But they wanted to see maybe 15, 20, or 25 clients a week. And so that worked well for them. They could pick the schedule that worked well for them, you know, daytime, evenings or weekends. And then for the clients they’d have great care and insurance friendly services and we could match clients with therapists who really specialized in whatever area of need that they were speaking. And so I believe the universe will support a business that’s doing good in the world,that’s a win, win, win for the staff, for the clients and for the ownership. And I believe that that’s what happened with Urban Balance.
Kathryn Janicek: 15:52
For someone who has a great idea like this and sees you know, a way to help their, their clients, their patients, and, or you know, customers and also help create more jobs that might be more beneficial for people’s life. What was the scariest part of doing this, you know, in, in all those years? What was the hardest, scariest thing owning this company? Creating this company?
Joyce Marter: 16:17
The scariest thing was the financial risks. And I think any entrepreneur has to have a high threshold of risk tolerance. And my best friend also says she accuses me of psychotic optimism, which is the really, you know, always looking at the good parts. And I’ve heard that that’s a characteristic of entrepreneurs, that they have to almost have blinders on and only look at the positives and be able to kind of detach from fear. I think the hardest part for me was financial.
And the reason for that is because we were insurance friendly, sometimes insurance companies take time to process their claims. Claims might take 30, 60, 90 days to process. And for that reason we always had a lot of money outstanding. And when the Urban Balance was very small, it was manageable because it was just maybe a few thousand dollars. But as it grew, it became hundreds of thousands of dollars that was outstanding in insurance.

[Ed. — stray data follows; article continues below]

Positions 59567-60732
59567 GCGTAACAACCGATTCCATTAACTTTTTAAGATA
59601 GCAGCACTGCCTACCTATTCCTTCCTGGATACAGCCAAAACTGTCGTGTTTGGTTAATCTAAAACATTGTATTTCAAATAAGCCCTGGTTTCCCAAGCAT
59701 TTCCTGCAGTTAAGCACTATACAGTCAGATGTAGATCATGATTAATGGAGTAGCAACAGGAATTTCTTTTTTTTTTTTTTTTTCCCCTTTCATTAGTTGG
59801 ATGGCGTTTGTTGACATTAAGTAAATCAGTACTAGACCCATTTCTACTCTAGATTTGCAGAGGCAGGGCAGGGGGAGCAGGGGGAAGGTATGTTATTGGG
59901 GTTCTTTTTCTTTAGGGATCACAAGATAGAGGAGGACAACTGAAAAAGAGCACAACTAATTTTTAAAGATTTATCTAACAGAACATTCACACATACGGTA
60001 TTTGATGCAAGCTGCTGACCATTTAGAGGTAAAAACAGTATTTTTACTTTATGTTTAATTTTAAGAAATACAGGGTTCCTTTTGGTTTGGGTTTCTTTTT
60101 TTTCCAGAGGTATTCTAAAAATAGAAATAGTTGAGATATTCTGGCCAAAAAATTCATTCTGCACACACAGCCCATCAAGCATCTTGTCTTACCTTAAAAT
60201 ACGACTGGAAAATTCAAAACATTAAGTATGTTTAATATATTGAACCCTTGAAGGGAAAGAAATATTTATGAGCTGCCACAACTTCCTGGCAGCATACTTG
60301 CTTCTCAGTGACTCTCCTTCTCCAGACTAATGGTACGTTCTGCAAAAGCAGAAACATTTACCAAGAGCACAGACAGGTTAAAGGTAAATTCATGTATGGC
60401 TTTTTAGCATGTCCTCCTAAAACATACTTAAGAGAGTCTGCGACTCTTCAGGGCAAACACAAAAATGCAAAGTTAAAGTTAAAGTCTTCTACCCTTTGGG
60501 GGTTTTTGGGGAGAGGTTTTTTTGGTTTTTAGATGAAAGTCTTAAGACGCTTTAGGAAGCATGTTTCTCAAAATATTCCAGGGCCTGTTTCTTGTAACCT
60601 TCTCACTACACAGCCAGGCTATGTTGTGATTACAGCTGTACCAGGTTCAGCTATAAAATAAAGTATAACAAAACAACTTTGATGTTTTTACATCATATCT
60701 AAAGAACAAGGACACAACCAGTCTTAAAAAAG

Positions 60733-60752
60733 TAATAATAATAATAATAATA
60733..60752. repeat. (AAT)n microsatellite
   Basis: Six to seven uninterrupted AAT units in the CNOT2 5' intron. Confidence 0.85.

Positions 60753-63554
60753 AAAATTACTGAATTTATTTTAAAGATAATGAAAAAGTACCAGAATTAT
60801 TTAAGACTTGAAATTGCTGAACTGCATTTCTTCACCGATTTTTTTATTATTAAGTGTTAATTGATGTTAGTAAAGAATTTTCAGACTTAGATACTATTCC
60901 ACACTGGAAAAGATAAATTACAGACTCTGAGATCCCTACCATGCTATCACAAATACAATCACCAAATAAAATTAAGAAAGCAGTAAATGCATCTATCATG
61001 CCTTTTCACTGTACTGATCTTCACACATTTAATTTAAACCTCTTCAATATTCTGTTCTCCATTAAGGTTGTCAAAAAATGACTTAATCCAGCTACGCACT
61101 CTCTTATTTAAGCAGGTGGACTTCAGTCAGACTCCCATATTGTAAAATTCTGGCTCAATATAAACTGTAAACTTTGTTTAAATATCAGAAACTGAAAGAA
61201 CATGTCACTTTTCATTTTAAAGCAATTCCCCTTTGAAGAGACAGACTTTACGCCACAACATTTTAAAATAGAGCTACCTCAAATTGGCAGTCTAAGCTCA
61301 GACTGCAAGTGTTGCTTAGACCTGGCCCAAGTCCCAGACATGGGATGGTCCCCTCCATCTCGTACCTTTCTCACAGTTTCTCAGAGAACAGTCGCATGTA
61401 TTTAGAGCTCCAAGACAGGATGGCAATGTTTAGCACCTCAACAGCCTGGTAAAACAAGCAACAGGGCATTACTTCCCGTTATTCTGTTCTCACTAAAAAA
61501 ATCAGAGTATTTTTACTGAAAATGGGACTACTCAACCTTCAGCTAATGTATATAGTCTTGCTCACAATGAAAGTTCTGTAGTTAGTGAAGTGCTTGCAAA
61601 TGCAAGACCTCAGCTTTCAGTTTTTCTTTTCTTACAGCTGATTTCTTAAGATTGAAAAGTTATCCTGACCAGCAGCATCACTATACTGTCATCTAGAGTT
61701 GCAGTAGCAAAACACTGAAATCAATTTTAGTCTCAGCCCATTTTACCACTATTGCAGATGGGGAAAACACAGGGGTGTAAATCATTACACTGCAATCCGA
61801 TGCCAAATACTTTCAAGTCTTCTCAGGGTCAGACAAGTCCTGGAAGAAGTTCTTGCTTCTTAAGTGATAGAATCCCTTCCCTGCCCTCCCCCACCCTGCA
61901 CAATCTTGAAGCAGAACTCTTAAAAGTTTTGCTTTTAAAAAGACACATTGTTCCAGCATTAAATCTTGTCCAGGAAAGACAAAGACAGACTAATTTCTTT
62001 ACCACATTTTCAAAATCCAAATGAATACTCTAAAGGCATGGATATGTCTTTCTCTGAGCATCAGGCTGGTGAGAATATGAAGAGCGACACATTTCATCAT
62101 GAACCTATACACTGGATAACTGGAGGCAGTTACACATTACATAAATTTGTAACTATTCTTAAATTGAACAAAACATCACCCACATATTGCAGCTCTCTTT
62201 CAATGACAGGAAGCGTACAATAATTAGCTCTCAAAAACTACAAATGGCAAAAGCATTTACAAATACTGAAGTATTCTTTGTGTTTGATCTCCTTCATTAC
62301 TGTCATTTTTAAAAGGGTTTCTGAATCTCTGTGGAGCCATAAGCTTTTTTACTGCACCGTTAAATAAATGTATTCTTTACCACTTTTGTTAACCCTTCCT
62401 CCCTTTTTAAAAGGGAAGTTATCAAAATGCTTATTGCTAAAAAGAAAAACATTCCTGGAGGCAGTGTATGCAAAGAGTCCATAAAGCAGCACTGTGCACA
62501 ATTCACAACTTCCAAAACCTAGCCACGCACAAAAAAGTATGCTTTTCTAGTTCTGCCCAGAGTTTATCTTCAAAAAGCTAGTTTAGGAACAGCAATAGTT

And it caused a horrible cash flow problem around 2008 when the housing market crashed and our line of credit went away. We had stream cash flow problems and that was extremely stressful and really scary. And the way I was able to move through that was by really practicing humility. Instead of saying, you know, “Hey guys, I’ve got this, I have it all figured out.” I said, “Wow, we are in a pickle and I need help.”
And once I asked for help, it was like all the staff and all of our vendors and consultants were pitching in and coming up with creative solutions and we were able to turn the ship around much to the thanks of my CPA who really helped kind of tweak the business model and helped us get proper lending. And it was a very stressful time.
But I love the quote from Eleanor Roosevelt, she says, “A woman is like a tea bag. You never know how strong she is until you put her in hot water.” So that time really taught me a lot of resilience and gave me confidence that I was able to move through something really challenging. And it reminded me that, you know, we don’t have to be alone in things.
We can reach out for help and access that support. And again, I think that is a huge part of being successful, is surrounding yourself with people who are going to collaborate and help you grow and develop.
Kathryn Janicek: 18:53